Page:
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Kalkatta: An Extract

Kalkatta: An Extract
A man must enjoy what he does, otherwise he’d never be able to do it well. That’s what Rajesh Sharma had told me on my first day as a subagent. “If you think form filling is boring, you’re bound to make mistakes. You must feel the thrill of a writer, putting together all the clues that make up an applicant’s life story.” I knew that to be true watching Ani who loved his computer, and Rakib whose head was full with his business even when he was out joking with us. Sadly, there were those like Ammi who didn’t enjoy her long hours of needlework, waiting for the day when hereyes would no longer be able to tell thread from cloth.

“You really love sex, don’t you?” Pom asked me one day as we were killing time under the champaka tree. Our Pom was from Manipur, expert in manicure and pedicure. It made me shy to hear her speak like that. It reminded me of Rajesh Sharma’s words. I wondered if I was like Rakib or Ammi when it came to my gigolo work. There were days when I felt like one or the other. Luckily, most of my parties were known to me. I could spend some time thinking about all the naughty things we’d done together, before they arrived. I’d even make them wait while I smoked a cigarette under the champaka tree to think some more. It never failed to get me into the mood. It helped too to forget, as soon as my job was done, switching my mind back to the film I was watching with Rani.
“But you must love some of them, no?”
“Just like you love Justice Sen whose nails you clip every Friday?” I teased her.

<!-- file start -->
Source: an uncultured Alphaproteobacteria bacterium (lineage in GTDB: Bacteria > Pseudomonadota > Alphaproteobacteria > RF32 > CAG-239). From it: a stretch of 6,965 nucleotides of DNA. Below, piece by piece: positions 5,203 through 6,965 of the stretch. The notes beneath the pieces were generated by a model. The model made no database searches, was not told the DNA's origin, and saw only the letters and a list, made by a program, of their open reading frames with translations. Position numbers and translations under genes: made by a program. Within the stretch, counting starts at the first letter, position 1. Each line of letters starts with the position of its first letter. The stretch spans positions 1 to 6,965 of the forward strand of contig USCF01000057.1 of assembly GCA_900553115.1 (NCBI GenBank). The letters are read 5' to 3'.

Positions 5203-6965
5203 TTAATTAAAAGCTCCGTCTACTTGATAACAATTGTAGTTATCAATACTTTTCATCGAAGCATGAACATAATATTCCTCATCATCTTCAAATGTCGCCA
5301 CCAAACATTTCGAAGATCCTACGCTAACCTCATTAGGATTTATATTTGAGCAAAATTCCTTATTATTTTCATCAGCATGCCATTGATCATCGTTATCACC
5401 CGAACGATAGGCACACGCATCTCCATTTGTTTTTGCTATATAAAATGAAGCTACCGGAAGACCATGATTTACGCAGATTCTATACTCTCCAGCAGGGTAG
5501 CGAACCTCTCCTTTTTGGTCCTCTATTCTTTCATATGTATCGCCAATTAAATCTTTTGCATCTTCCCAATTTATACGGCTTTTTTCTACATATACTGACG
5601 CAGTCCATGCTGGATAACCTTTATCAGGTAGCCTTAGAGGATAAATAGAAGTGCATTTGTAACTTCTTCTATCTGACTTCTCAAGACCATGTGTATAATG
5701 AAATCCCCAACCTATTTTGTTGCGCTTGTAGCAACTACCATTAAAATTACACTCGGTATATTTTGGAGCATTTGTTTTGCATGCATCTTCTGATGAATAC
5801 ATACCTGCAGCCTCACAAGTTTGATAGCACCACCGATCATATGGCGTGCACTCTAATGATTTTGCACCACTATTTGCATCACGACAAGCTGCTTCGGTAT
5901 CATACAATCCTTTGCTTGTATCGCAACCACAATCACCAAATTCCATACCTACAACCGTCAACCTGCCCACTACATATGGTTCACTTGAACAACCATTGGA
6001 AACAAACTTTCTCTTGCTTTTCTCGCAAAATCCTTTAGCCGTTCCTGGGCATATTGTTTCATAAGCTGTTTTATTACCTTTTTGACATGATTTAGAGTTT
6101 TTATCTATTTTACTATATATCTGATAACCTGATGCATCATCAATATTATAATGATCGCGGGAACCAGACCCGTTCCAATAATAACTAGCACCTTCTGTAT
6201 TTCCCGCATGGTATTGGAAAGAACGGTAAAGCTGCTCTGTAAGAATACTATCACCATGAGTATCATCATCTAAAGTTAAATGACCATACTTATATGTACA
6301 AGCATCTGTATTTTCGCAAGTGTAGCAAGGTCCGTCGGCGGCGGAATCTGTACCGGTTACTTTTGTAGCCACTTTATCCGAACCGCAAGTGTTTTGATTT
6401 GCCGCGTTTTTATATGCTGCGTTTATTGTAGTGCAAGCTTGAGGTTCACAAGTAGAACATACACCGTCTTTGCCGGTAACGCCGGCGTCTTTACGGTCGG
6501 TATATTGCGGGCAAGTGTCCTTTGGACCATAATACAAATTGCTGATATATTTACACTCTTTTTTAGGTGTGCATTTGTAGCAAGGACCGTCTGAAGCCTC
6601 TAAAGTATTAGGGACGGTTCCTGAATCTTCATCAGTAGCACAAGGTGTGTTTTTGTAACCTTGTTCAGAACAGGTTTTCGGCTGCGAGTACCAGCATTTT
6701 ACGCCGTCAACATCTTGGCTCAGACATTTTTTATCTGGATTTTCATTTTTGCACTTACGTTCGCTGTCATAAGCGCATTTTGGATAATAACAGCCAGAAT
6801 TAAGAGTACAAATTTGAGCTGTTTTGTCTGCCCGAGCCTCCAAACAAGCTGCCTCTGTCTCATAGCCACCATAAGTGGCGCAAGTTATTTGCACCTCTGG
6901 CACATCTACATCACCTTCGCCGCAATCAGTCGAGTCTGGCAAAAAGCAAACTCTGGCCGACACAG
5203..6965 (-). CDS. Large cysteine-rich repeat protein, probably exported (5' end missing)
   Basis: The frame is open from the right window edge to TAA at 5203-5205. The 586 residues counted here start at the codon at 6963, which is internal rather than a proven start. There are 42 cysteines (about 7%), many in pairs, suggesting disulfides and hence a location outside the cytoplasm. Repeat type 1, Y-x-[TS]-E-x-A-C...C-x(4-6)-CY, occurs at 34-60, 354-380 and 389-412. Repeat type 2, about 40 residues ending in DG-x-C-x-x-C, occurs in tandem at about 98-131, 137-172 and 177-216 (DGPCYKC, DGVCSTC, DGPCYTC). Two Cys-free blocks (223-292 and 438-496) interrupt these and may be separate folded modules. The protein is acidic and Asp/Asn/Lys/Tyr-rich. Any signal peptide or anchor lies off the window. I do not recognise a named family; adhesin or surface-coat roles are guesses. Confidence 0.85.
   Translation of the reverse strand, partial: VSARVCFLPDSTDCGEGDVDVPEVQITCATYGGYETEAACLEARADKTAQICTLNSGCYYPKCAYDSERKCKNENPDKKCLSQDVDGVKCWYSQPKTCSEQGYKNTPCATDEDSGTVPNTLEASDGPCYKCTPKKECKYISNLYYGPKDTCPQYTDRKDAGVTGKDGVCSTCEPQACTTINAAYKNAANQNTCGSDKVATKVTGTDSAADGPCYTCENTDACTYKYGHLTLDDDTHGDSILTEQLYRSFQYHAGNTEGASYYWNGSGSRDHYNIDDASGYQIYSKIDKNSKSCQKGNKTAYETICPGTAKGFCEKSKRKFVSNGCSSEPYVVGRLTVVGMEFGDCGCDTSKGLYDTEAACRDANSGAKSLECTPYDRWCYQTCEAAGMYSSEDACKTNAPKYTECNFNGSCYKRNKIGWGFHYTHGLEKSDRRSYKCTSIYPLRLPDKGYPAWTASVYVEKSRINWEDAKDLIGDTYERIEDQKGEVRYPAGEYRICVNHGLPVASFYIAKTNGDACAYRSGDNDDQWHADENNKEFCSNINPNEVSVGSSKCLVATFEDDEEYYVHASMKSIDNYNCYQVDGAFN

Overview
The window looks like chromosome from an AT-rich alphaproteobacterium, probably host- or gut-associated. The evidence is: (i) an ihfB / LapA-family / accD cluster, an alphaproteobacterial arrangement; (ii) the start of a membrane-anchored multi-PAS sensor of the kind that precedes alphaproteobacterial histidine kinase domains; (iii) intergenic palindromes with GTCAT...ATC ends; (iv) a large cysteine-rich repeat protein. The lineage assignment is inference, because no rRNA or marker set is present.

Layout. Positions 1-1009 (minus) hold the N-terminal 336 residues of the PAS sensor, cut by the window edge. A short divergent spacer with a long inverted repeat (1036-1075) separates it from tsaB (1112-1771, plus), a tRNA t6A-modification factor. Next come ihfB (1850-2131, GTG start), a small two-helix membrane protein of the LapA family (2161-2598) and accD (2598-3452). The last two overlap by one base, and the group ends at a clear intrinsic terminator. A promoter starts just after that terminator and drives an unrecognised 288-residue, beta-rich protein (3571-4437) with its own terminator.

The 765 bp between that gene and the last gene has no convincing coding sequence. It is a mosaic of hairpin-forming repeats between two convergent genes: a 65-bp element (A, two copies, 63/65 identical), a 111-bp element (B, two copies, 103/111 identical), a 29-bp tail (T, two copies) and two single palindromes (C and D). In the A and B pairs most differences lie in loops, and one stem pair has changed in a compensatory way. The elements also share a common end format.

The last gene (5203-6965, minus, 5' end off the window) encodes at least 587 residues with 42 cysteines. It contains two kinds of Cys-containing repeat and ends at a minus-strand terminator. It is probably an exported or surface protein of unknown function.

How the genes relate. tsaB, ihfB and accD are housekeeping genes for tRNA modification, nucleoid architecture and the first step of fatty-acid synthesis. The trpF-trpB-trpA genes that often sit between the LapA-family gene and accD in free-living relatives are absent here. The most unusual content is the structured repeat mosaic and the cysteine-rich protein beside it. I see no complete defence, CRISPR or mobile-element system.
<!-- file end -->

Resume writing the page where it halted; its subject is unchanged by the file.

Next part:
“That’s different!” Pom squealed.
“What difference does it make touching someone one way or the other?” I persisted.
“It’s different because what you do to your parties isn’t just a trick, but something ... something that makes you dream.”

Even after she was called away by Rani to tend to a client, I kept thinking about Pom’s words. Maybe giving sex was a trick. I must’ve learnt it while reading all those ganda books on our roof and watching dirty films with Rakib at Shiraz building. A trick one could play with one’s mind, trusting oneself enough to make a dream last only as long as one wished.

All mistakes, though, begin with trust. I’d come to learn this the hard way. Others will happily break your trust in them. But even bigger mistakes come from trusting yourself too much. If you think you’re safe just because you’re far from home and no one will spot you among millions, you are wrong. That simple belief will make you leave a 
footprint as big as an elephant’s. It’s like standing naked in the middle of the street and hoping no one will notice 
you because they’re expecting to see a cow. And every mistake has just one effect: it makes you weak, like living inside the skin of someone you couldn’t trust.

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